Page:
- 350 top international scientists will gather to share latest discoveries on targeting p53- the most frequent mutated gene in all cancer types
- p53 is a major tumour suppressor which defends cells in the body from any form of stress
- The Conference will hear first-hand from A*STAR and NCCS researchers on their discovery of antibodies to detect mutant p53
Singapore- 5 July 2017 – One of the largest cancer research conferences in the world- the 17th International p53 Workshop- will be hosted in Singapore for the first time in 35 years. This is the second time the meeting- which is organised by prominent cancer researchers- is held in Asia.
The five-day event (8-12 July 2017) led by the Agency for Science- Technology and Research’s (A*STAR) p53 Laboratory and National Cancer Centre Singapore (NCCS) will be attended by a large number of top scientists around the world- gathering about 350 leaders in the cancer research field to cover the latest advancements in targeting the p53 pathway.
Known as the “guardian of the genome”- p53 works as a major tumour suppressor which defends cells in the body from any forms of stress- including radiation- preventing them from becoming cancerous. However- p53 itself can be mutated- losing its ability to prevent cancer formation. In the mutant form- it promotes cancer cell survival and hinders cancer treatment.
Currently there are no approved drugs that work against this mutant gene. A recent breakthrough study has found a way to detect mutant p53 selectively. A research team led by Prof Sir David Lane- Chief Scientist- A*STAR and Director- p53 Laboratory and Prof Kanaga Sabapathy- Head- Division of Cellular and Molecular Research- NCCS- generated antibodies that are specific to each p53 mutant and tested them on patient samples.
"As there are a large number of p53 mutants- there is no single drug treatment that can be used against all of them- making detection and treatment very complex. In our study- we discovered that these antibodies are able to identify the various types of mutant p53 individually. We are now moving on to find out whether these antibodies can be used as a drug to treat the mutant p53. If successful- it means we can potentially treat almost fifty per cent of all human cancers which are caused by p53"- explained Prof Sabapathy- who is also Professor at the Cancer and Stem Cell Biology Programme at Duke-NUS.
Prof Sir David Lane added- “p53 is the most frequent gene mutation in all cancer types- especially in colorectal cancer- the number one cancer in Singapore affecting both males and females. We hope that through our extensive research efforts in p53- we will be able to translate our findings to more targeted and impactful clinical outcomes in the next five to 10 years. This year’s International p53 Workshop brings together some of the top scientists in cancer research from both Asia and the rest of the world. I look forward to the discussions that will unfold over the course of the event and spark more that add to the ongoing research.”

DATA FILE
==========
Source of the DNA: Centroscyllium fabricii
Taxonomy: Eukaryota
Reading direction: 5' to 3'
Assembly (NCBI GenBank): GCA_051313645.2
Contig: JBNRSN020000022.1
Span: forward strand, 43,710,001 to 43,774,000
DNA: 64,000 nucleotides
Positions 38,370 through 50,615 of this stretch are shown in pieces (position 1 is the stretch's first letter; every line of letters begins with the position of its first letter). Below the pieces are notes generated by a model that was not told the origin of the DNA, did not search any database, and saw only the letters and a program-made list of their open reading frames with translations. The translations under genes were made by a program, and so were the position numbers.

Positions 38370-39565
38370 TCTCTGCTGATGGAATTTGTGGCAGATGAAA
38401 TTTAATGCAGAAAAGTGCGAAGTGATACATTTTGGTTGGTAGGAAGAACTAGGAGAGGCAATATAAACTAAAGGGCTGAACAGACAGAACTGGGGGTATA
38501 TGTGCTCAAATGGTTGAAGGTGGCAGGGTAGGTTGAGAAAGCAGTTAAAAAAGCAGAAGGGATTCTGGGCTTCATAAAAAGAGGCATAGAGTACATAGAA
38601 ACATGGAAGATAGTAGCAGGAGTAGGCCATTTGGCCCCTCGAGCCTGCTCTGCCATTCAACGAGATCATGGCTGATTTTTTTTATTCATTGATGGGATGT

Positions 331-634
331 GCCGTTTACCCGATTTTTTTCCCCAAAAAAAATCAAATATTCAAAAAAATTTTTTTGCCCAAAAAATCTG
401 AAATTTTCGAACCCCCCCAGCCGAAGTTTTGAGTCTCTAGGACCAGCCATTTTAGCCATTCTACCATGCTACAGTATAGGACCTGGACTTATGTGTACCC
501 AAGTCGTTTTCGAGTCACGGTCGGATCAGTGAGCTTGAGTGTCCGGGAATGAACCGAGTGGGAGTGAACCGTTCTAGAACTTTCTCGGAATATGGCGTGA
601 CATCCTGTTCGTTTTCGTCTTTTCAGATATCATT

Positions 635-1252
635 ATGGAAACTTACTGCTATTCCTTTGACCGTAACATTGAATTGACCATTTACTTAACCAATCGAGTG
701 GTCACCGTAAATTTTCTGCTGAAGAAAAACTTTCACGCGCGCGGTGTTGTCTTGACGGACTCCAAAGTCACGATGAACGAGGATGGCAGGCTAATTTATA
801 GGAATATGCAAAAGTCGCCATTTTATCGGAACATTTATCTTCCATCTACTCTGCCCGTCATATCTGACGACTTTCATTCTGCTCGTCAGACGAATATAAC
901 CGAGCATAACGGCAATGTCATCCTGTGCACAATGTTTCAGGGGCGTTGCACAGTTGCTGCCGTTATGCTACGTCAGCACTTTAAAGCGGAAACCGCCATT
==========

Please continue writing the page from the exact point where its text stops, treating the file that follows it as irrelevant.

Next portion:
Prof Sir David Lane and Prof Sabapathy are leading the efforts in organising this conference to bring together scientists in the same research field to present and discuss novel basic- translational and clinical research on the gene.
Professor Lane and Prof Emeritus Arnold Levine of the Institute for Advanced Study- USA- both of whom discovered the p53 tumour suppressor protein in 1979- will give plenary talks during the opening of the conference- which will be held at the Biopolis’ Breakthrough Theatrette on 8th July 2017.
About the Agency for Science- Technology and Research (A*STAR)
The Agency for Science- Technology and Research (A*STAR) is Singapore's lead public sector agency that spearheads economic oriented research to advance scientific discovery and develop innovative technology. Through open innovation- we collaborate with our partners in both the public and private sectors to benefit society.
As a Science and Technology Organisation- A*STAR bridges the gap between academia and industry. Our research creates economic growth and jobs for Singapore- and enhances lives by contributing to societal benefits such as improving outcomes in healthcare- urban living- and sustainability.
We play a key role in nurturing and developing a diversity of talent and leaders in our Agency and Research Institutes- the wider research community and industry. A*STAR oversees 18 biomedical sciences and physical sciences and engineering research entities primarily located in Biopolis and Fusionopolis.
About National Cancer Centre Singapore
National Cancer Centre Singapore (NCCS) provides a holistic and multi-disciplinary approach to cancer treatment and patient care. We treat almost 70 per cent of the public sector oncology cases- and they are benefiting from the sub-specialisation of our clinical oncologists. NCCS is also accredited by the US-based Joint Commission International for its quality patient care and safety. To deliver among the best in cancer treatment and care- our clinicians work closely with our scientists who conduct robust cutting-edge clinical and translational research programmes which are internationally recognised. NCCS strives to be a global leading cancer centre- and shares its expertise and knowledge by offering training to local and overseas medical professionals. www.nccs.com.sg
About p53 Laboratory
The A*STAR p53 Laboratory- is headed by Professor Sir David Lane. Widely known as the founder of the p53 molecule- Professor Sir David Lane is a globally famous and award-winning researcher who has published more than 350 research papers. The p53 Laboratory engages in comprehensive R&D activity ranging from basic research to the development of new therapeutics and diagnostics focusing on p53 pathway.